As the authors make clear, this 1950s HMSO publication data is derived from a very mixed bag of sources. The earliest years are based on returns to local customs officers designed to ensure that departing ships had adequate provisions to see them through the voyage. Persons travelling on business or for pleasure, as well as immigrants, were likely counted. That's why the term outward movement rather then immigration is used.
Having no Irish roots I had overlooked that the Irish were the major component in the early years, about until Canadian Confederation in 1867. According to the LAC online exhibit The Shamrock and the Maple Leaf "Approximately one million Irish landed in Canada in the century before the First World War." As expected there's a huge increase at the time of the Irish Potato Famine, with the English and Scots increase likely being Irish coming through their ports. The Irish immigration to the US at the time was much larger. An earlier increase, in the 1830s, is likely associated with the immigration stimulated by the Poor Law amendments in 1834.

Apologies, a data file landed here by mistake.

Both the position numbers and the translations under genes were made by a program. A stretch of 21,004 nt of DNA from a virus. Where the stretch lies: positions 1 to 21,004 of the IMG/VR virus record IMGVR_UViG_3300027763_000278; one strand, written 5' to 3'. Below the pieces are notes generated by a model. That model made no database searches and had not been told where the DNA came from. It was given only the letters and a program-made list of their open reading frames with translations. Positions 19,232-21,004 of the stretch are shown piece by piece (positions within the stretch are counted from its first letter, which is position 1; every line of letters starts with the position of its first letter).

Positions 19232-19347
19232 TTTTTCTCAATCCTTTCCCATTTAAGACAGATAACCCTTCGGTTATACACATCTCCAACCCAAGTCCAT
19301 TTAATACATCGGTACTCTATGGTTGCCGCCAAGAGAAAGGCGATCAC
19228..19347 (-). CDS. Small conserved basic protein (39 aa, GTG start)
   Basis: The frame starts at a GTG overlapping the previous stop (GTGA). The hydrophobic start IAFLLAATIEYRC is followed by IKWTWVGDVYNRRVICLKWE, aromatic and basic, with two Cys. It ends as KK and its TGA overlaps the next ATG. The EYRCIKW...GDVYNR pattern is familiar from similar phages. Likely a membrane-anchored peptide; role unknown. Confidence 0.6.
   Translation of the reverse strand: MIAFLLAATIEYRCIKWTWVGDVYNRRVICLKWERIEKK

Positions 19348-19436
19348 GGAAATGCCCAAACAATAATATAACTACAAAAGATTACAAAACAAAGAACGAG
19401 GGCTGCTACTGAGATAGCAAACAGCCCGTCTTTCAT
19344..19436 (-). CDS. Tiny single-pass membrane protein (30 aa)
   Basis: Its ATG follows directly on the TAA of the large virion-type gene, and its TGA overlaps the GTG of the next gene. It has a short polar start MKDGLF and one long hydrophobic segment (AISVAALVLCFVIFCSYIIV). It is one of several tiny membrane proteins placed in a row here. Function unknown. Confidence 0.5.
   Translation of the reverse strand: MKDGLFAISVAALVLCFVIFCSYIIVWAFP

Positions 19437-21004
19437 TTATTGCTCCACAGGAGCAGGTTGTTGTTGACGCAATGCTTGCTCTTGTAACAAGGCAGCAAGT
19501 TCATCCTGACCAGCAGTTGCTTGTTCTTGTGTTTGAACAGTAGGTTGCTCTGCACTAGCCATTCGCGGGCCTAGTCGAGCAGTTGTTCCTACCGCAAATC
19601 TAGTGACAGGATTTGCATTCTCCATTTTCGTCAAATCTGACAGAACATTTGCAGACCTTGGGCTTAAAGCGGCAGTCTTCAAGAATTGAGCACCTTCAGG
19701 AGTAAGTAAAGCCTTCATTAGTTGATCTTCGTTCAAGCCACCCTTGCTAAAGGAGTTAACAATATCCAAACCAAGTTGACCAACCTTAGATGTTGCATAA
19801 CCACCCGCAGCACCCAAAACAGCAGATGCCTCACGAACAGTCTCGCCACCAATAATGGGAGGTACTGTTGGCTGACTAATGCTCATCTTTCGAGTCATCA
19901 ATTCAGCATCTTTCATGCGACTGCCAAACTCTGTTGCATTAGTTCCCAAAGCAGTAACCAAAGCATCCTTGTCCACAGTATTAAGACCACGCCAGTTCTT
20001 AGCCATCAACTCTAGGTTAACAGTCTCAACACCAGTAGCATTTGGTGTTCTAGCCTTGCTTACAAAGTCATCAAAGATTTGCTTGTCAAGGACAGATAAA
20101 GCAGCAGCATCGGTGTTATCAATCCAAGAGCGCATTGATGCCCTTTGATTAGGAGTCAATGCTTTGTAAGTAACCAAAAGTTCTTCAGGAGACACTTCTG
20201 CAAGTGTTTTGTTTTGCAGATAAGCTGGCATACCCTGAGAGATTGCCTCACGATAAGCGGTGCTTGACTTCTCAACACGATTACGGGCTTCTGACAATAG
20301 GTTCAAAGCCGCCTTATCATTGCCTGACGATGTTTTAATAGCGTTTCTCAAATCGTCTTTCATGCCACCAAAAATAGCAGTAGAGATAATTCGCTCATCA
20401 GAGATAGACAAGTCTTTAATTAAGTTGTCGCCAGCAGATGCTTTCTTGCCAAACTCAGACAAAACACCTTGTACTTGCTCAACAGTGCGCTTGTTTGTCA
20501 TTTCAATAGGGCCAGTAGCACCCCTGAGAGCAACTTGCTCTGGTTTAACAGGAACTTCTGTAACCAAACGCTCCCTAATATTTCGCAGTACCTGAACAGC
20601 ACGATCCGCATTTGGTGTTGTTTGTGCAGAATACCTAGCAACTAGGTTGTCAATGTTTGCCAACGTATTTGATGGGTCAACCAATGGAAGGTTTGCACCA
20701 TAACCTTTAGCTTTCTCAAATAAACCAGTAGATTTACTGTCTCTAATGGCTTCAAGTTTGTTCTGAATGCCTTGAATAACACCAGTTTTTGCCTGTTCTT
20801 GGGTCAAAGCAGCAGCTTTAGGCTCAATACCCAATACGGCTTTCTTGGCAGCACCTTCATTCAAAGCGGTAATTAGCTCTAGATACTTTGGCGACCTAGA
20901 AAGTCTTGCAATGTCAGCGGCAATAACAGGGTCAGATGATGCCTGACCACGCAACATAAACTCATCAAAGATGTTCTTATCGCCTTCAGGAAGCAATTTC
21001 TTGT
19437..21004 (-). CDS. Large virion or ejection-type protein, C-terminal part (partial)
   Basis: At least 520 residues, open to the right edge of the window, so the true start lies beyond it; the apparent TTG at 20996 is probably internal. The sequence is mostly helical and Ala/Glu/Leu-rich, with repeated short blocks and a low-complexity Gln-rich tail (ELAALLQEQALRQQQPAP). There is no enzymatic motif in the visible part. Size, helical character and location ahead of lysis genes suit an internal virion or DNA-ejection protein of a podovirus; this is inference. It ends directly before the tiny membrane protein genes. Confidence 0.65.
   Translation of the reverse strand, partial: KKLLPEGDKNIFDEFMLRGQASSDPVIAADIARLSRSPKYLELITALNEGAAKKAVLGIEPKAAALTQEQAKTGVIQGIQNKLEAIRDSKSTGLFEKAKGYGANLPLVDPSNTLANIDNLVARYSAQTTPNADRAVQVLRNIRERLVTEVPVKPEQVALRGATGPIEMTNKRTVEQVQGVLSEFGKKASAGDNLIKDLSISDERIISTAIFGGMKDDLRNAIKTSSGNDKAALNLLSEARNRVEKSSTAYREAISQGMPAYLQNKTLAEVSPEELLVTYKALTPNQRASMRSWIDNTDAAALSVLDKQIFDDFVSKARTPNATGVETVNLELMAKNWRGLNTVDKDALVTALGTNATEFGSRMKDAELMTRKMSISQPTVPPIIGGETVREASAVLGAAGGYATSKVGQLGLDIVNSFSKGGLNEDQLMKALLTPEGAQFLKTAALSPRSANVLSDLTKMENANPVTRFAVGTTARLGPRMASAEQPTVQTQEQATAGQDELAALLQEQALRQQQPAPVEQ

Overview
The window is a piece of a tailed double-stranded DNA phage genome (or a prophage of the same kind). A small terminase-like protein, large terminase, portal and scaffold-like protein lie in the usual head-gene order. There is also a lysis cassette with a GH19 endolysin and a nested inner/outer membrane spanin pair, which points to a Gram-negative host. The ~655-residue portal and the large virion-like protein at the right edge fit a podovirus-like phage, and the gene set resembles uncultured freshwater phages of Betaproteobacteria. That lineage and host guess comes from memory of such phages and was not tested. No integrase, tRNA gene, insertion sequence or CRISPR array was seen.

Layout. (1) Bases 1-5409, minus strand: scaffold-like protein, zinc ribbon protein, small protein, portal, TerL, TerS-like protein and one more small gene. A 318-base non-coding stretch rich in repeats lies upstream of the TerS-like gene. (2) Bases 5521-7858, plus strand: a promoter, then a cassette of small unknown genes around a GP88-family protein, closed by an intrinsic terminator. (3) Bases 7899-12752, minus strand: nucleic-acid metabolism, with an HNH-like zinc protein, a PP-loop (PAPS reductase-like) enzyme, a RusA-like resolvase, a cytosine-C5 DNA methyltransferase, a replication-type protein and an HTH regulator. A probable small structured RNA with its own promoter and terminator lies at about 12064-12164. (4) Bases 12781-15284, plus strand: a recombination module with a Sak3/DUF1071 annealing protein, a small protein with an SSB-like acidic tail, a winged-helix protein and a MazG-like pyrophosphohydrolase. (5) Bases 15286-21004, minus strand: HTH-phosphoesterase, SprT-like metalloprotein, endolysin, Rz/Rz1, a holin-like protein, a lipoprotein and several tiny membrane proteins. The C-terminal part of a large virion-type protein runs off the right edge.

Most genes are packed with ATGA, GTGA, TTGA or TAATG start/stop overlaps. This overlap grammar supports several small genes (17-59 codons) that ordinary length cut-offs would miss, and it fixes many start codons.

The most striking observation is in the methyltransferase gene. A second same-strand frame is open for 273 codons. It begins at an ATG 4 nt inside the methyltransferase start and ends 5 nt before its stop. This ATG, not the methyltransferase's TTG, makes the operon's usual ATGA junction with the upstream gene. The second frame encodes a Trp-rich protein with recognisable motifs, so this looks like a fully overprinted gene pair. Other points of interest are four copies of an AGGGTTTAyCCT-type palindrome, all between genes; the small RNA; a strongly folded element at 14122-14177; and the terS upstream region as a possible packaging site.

After Confederation the English are the major component, including in the large pre-WW1 spike, which will be the topic of my OGS presentation. The drop during WW1, and following restrictive immigration policies to protect jobs during the depression of the 1930s, is clear.
The reference is: External migration; a study of the available statistics, 1815-1950 / by N.H. Carrier and J.R. Jeffery -- London : H.M. Stationery Office, 1953. -- 163 p. ill. -- AMICUS No. 12298747.